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Our precious Jordan, age 15, lived a short but very fulfilling life.  In her resume, she describes herself as, 'an enthusiastic, responsible and eager person who loves sports and taking on new challenges.'  She was a leader, mentor, friend, team player and was driven by her values and goals.  Her positive approach to life was contagious and made people want to be with her.  She was genuine, honest and open in all she did.  She was strong and independent and made her own choices, even if they weren’t popular.  But most of all, Jordan was BRAVE!


Jordan suffered her first and only tonic-clonic seizure while trying out for a rep basketball team.  One month later she was diagnosed with epilepsy, but was told this could be controlled with medication.  The medication left Jordan feeling lethargic, slow, clumsy and in an overall depressive sort of state.  Not the girl we were certainly used to.  However, she continued on whilst experiencing almost weekly absence seizures, all of which were while playing sports.


Almost four months later, Jordan had her first neurologist appointment.  Her medication was changed, due to the side effects, with the promise that the 'old her' would soon return.  This did happen, gradually, over the following 10 weeks.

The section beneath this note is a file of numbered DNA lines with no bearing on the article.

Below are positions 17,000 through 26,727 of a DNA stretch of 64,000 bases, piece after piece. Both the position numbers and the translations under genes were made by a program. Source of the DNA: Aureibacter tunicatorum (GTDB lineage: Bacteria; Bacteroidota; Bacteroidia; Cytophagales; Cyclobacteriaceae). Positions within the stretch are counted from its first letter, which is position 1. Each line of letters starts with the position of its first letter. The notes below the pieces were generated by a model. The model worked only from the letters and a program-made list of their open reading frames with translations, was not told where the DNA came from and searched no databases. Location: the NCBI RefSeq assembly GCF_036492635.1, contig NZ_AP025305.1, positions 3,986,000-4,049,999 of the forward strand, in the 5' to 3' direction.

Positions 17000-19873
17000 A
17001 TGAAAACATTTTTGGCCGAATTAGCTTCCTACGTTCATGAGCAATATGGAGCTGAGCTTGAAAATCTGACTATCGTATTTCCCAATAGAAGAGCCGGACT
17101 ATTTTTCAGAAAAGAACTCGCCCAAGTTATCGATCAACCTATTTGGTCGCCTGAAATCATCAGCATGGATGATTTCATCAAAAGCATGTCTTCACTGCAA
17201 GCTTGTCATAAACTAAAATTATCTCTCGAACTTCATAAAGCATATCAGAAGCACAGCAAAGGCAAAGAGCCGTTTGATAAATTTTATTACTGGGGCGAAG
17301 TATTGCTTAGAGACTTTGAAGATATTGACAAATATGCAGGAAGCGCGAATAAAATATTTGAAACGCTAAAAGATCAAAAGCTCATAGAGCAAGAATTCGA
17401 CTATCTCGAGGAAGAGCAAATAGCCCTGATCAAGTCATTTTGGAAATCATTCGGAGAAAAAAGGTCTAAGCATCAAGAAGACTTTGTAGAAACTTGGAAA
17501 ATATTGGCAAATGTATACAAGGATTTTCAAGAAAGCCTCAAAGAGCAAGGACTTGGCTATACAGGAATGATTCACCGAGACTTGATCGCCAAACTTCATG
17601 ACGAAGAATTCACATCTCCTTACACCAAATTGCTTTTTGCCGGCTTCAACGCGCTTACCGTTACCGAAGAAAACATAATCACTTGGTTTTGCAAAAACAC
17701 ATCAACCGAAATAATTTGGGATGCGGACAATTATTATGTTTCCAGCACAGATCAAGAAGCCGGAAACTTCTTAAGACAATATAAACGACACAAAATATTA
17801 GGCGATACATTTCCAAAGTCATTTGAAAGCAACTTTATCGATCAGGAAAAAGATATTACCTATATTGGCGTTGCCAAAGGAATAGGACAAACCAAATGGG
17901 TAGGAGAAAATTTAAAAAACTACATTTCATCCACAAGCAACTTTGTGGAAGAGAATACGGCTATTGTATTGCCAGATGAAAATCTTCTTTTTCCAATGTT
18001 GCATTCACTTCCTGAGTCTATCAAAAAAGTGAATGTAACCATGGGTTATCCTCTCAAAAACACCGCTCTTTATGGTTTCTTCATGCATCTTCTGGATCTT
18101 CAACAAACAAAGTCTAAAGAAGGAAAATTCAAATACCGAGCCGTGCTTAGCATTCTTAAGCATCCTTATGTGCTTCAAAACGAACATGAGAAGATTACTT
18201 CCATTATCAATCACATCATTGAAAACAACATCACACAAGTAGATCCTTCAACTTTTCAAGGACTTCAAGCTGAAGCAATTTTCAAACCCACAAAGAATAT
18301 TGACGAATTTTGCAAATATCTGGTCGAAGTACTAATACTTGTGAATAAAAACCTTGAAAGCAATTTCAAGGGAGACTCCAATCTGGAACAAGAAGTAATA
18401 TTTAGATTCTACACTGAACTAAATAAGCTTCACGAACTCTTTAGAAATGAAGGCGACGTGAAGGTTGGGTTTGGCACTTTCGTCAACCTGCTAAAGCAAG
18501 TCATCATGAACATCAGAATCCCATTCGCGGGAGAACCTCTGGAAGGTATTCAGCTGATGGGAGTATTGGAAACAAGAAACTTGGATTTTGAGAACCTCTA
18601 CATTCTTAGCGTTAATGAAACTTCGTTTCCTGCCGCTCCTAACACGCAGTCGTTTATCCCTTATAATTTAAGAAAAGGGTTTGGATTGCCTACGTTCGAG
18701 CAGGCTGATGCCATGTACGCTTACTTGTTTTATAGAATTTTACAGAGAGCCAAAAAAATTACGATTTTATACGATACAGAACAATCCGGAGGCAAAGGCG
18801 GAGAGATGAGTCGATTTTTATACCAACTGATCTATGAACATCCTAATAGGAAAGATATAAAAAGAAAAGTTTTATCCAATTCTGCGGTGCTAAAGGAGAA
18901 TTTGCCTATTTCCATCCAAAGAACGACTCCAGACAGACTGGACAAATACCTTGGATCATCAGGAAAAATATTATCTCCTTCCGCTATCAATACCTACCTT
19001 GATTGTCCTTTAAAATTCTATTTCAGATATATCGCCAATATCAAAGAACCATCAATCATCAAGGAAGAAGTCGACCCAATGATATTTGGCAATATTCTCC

Jordan accepted her diagnosis with positivity.  She never let it get her down, and she talked about it with everyone.  She continued to play sports even through the tough times of new medications and seizures.  She would say to the doctor, 'It’s just a seizure, I’ll get over it.'


We, and Jordan, spent a lot of time researching epilepsy on the Internet and eventually learned of SUDEP from two lines of text in some hospital literature.  It was classified as 'rare' and didn’t seem to apply to Jordan.


Then the horrific day of November 2, 2010, only 12 months after her first seizure, we found Jordan face down in her bed, victim to SUDEP!  One tonic-clonic seizure, a dozen absence seizures, and 6 months seizure-free, our precious daughter was stolen from us and our lives changed forever!  We are left with the 'whys and how' and many unanswered questions.


Now we fight for more awareness as only through more awareness will the money for research come to answer all these questions, and hopefully save another family from the devastation ours must now endure.


Deb and Dave Fawcett

Global Conversation 2011

continuing the global conversation

Sudden Unexpected Death in Epilepsy
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